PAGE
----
I have not head back from you, so I did want to leave my thoughts about Rooney for your return.
Now its good to hear that his bloods were clear, as this does reduce the chance of organ issues or metabolic disease (even if we have to be wary of something arising in (the past month). Still, with those lower on our list of concerns, we do need to consider issues that could trigger nausea --the most common reason for both vomiting and anorexia. Therefore, in Rooney’s case, we’d need to consider a potential bacterial or viral gastroenteritis, pancreatitis, cancer, parasites/protozoa infections, general dietary indiscretions, and ingestion of harmful items (ie toxins, plants, non-edible items). Of course, at his age, we’d hope eating harmful items would be less likely.
Now with this all in mind, as long as he can keep water down, we can try some home supportive care to try to settle his stomach. To start, if he hasn’t just vomited (since otherwise we’d need to rest his stomach for a few hours first), then you can consider treating him with an antacid. Common OTC pet safe options would be Pepcid (More Info/Dose @http://www.petplace.com/article/drug-library/library/over-the-counter/famotidine-pepcid), Zantac (More Info/Dose @ http://www.petplace.com/article/drug-library/library/over-the-counter/ranitidine-hcl-zantac), or Tagamet (More Info/Dose Here @ http://www.petplace.com/article/drug-library/library/over-the-counter/cimetidine-hcl-tagamet). Whichever you choose, we’d give this 20 minutes before offering food to allow absorption. Of course, do double check with your vet if he has a known health issues or is on any medications you haven't mentioned. And I would note that if you give this and he cannot keep it down due to nausea that is usually a red flag that we need to bypass his mouth with injectable anti-vomiting medication from his vet.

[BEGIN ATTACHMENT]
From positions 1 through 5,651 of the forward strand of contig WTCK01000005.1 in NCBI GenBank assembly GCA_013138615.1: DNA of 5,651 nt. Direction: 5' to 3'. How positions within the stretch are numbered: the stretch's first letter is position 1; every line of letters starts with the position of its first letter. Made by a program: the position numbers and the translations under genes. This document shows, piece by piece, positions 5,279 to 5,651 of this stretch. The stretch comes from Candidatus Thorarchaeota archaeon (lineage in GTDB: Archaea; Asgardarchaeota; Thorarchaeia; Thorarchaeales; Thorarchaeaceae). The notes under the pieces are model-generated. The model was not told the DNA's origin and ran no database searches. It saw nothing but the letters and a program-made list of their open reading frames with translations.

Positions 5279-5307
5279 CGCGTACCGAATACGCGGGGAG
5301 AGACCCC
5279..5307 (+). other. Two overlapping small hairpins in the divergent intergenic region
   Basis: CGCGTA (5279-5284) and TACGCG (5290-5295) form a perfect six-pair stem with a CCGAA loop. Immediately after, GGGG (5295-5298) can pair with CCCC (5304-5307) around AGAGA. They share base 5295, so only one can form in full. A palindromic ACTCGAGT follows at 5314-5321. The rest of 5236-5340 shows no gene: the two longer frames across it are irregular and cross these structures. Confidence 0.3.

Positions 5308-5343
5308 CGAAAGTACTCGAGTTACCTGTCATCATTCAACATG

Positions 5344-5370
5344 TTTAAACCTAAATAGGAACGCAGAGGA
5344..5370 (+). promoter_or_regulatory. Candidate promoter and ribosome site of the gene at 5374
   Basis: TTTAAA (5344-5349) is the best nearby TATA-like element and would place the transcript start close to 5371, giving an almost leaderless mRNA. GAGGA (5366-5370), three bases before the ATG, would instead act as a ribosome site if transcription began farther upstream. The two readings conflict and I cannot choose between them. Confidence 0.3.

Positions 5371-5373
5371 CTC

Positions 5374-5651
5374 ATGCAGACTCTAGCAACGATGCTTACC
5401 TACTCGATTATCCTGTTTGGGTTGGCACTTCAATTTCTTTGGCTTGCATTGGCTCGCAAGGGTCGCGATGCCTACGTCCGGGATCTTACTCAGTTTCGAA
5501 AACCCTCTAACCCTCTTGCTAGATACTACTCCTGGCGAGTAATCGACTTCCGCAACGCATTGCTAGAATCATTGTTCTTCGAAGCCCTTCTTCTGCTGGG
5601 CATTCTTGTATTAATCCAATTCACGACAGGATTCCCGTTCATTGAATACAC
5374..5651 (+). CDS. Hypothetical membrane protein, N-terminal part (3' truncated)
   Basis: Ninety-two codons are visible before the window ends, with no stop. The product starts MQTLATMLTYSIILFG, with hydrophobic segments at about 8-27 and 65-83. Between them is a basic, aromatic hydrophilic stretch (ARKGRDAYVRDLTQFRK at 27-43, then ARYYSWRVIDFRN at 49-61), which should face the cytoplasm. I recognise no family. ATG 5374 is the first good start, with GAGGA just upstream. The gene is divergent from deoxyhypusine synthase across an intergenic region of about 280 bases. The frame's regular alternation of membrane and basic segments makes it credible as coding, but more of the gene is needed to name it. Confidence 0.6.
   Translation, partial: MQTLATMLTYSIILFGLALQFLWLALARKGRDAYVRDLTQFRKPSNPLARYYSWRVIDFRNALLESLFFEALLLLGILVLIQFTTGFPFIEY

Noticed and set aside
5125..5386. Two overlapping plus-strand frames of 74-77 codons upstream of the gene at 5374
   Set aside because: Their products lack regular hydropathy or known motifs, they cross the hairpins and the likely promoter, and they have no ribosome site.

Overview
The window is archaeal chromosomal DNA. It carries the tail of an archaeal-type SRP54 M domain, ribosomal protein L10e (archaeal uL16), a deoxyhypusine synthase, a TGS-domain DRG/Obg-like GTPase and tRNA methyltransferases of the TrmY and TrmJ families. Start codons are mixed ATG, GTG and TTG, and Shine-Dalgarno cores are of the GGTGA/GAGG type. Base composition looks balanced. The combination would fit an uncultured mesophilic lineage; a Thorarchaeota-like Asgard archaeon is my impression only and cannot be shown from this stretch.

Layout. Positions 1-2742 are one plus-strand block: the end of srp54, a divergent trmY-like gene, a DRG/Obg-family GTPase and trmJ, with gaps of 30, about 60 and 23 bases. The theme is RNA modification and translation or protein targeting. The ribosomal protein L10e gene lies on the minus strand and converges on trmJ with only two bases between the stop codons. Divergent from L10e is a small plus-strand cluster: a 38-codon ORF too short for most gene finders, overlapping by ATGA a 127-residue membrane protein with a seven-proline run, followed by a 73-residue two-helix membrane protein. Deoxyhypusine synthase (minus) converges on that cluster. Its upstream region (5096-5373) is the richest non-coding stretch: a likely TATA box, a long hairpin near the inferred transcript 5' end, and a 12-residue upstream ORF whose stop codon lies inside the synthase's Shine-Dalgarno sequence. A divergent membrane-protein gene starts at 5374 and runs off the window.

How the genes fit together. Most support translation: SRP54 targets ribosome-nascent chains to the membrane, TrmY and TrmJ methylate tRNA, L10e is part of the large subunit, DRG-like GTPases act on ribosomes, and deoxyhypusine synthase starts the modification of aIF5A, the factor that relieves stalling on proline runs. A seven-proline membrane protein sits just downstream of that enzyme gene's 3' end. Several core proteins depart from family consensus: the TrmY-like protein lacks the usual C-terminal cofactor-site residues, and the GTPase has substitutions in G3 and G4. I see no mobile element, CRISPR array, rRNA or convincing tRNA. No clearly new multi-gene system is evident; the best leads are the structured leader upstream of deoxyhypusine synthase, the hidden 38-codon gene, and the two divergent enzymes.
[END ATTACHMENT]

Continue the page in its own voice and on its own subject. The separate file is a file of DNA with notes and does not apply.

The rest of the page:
If he can keep that down and steadies, we can then try him with small meals of a light diet. Light diet options we often use are cooked white rice or pasta with boiled chicken, boiled white fish, cottage cheese, or scrambled eggs (made with water and not milk). There are also OTC vet diets that can be used (ie Hill’s I/D or Royal Canin’s sensitivity) too. The aim of these diets is that they will be better tolerated/absorbed by the compromised gut. Therefore, it should get more nutrients in and result in less GI upset.
Of course, if we soothe that nausea but he refuses to be tempted, we may need to think about syringe feeding to halt the weight loss and get some nutrition/energy back into him. To syringe feed, we can water down calorie rich diets (ie Hills A/D, Royal Canin Recovery diet, even canned puppy food) or use a liquid diet (ie Clinicare, Dogsure). As well, there are paste supplements (ie Nutrical) that can also be used. And these will all get more into her per bite even if we cannot get much in.
Overall, a wide range of agents could trigger the anorexia we are seeing. Therefore, in his case, we’d want to start supportive care to settle his stomach. If he cannot keep that or water down, appears dehydrated already, or doesn’t respond to the above within 12-24 hours; then we'd want to get his vet involved since he likely cannot afford to be losing weight at his age. They can assess his hydration, rule out fever, make sure there is nothing in his stomach that shouldn't be there or any sinister viruses present. Depending on their findings, his vet can treat him with injectable anti-nausea medication, appetite stimulants, +/- antibiotics to get him back to eating before he wastes away on us.
All the best,
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